I kept telling myself that I didn’t want to make any resolutions–I don’t really celebrate secular New Year’s Eve. But something that happened that made me reconsider. Continue reading
Glixman in a Fix has been available in the U.S. for a while now, and I’d love to get some feedback from readers!
I have had a lot of people tell me they have purchased the book, their schools’ library has ordered it, or that their children are reading it. A few students from my kids’ schools have run up to me after school to tell me they went to bed late the night before because they were up late reading Glixman.
And I even got a real, snail mail thank you note from Josh P. of Los Angeles! Continue reading
Last week, The Jewish Home L.A. published my book review of Tehilla Edelman’s new anthology about depression and anxiety disorders in the Orthodox world, Calling Out to You.
Not only is the book an amazing resource for observant Jews with mental illness, but it’s also essential reading for their rabbis, principals, therapists, family, and friends. The format is innovative as it contains not only articles about treating depression, OCD, and the like, but also poems and narratives written by patients themselves. Highly recommended.
My reviews of Bina Lobell’s Super Secret Diary by Ruchama Feuerman and Not for Sale by Bracha Rosman are on page 16 of the most recent edition of The Jewish Home L.A. You can find those reviews here.
One day, after contemplating how much I would like to see Hevria’s message of Torah and non-judgmental discourse spread, and thinking about how fun it would be to write about its writers, I pitched an article based on the website to The Jewish Home L.A.‘s editor. Since the publication is based in L.A., I focused on the website’s contributors who live in the L.A. area. The pitch got accepted, and now the article is hopefully being read by many people.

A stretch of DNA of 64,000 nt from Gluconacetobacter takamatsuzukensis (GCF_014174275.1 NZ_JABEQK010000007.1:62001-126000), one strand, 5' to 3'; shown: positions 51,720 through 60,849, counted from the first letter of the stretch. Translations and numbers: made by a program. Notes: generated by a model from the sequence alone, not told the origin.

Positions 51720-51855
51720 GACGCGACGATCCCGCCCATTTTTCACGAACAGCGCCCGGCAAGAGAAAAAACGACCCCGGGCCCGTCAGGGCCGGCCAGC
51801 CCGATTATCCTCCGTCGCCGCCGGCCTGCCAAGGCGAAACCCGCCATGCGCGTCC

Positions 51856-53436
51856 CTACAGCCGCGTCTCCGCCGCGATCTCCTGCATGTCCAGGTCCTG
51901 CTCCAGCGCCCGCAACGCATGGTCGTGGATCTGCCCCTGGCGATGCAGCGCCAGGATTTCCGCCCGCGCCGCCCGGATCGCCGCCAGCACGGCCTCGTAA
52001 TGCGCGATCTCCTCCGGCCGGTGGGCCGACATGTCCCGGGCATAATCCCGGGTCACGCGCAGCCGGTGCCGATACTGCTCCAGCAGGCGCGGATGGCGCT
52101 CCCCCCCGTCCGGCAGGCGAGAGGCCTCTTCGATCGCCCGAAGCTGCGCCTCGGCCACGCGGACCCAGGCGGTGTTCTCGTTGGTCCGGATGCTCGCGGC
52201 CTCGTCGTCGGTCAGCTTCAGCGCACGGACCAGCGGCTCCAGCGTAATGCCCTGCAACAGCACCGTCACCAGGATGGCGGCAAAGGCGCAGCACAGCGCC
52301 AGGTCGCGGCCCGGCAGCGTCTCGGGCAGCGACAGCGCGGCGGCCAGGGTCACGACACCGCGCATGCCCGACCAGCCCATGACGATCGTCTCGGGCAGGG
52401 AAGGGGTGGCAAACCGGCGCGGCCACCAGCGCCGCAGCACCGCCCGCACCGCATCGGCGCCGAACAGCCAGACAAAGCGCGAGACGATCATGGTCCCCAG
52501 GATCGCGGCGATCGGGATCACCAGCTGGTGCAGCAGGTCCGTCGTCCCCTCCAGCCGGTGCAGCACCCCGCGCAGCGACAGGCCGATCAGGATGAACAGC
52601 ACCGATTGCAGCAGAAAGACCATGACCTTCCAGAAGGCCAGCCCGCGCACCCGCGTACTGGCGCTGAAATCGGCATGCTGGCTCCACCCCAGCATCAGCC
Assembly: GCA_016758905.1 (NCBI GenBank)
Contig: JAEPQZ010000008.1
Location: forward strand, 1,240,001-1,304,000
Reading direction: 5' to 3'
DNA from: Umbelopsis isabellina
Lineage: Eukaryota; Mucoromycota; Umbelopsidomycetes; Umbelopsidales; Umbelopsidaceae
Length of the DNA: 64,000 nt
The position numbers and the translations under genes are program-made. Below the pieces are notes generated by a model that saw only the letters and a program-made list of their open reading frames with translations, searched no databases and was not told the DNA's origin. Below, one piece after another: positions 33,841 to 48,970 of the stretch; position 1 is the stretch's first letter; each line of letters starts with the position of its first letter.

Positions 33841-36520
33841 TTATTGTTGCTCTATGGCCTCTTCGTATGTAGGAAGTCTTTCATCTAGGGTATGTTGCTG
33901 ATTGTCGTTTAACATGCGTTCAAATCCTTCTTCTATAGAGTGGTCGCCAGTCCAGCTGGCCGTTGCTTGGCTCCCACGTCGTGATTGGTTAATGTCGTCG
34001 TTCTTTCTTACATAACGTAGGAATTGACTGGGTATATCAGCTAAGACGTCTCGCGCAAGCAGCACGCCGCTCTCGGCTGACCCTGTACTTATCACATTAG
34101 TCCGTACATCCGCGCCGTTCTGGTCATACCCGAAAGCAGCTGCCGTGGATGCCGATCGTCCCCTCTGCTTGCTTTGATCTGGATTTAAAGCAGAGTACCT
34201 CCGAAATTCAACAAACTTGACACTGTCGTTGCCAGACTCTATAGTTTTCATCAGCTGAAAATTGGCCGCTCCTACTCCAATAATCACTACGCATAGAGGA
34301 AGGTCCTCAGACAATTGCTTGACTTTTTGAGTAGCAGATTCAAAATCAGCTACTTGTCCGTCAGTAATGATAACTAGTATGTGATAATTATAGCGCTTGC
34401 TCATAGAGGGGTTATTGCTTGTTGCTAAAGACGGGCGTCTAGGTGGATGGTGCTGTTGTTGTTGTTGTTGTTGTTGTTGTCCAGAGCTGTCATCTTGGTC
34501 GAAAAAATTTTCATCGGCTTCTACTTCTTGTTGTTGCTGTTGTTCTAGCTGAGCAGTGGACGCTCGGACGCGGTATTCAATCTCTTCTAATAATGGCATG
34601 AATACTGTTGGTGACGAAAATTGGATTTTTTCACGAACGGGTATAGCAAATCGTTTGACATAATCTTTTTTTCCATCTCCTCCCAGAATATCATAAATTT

I guess sometimes it pays to be a fan. In the past, I’ve written book reviews of works by writers whose books I love, and I’ve written stories based on my hobbies and interests. Sometimes, researching articles can be a chore, but when you’re writing about something you love, it’s a pleasure. And then when it’s time to write, the words simply bubble up with enthusiasm.
I’m definitely going to be exploring more of my favorite things in future magazine pitches.
I can’t help but think that there’s a secondary message here: Recently, I’ve been mired down in a project for which my initial enthusiasm has waned. Maybe I need to introduce something new into the project which I’m actually interested in writing about.
Have any writers out there published articles based on one of your “favorite things?”
Do you think it helps/hurts your writing, makes it harder/easier?
And have you tried to draw on your hobbies or interests in order to liven up a project that you need to complete, but which you’re no longer excited about?
One day early in my marriage, I found my husband reading the autobiography of John Wooden, the legendary basketball coach.
“Why are you reading that?” I asked. My husband did not follow sports, and he rarely read a book that wasn’t overtly “Jewish.”
“My rabbi once told me that if you want to learn good middos (character traits), you should read about the lives of people who have achieved genuine greatness.”
In that vein, I’m going to recommend that my husband read Measure of a Man, Martin Greenfield’s new memoir of survival and character. If you want to learn why, check out my review of Measure of a Man in last week’s Jewish Home L.A.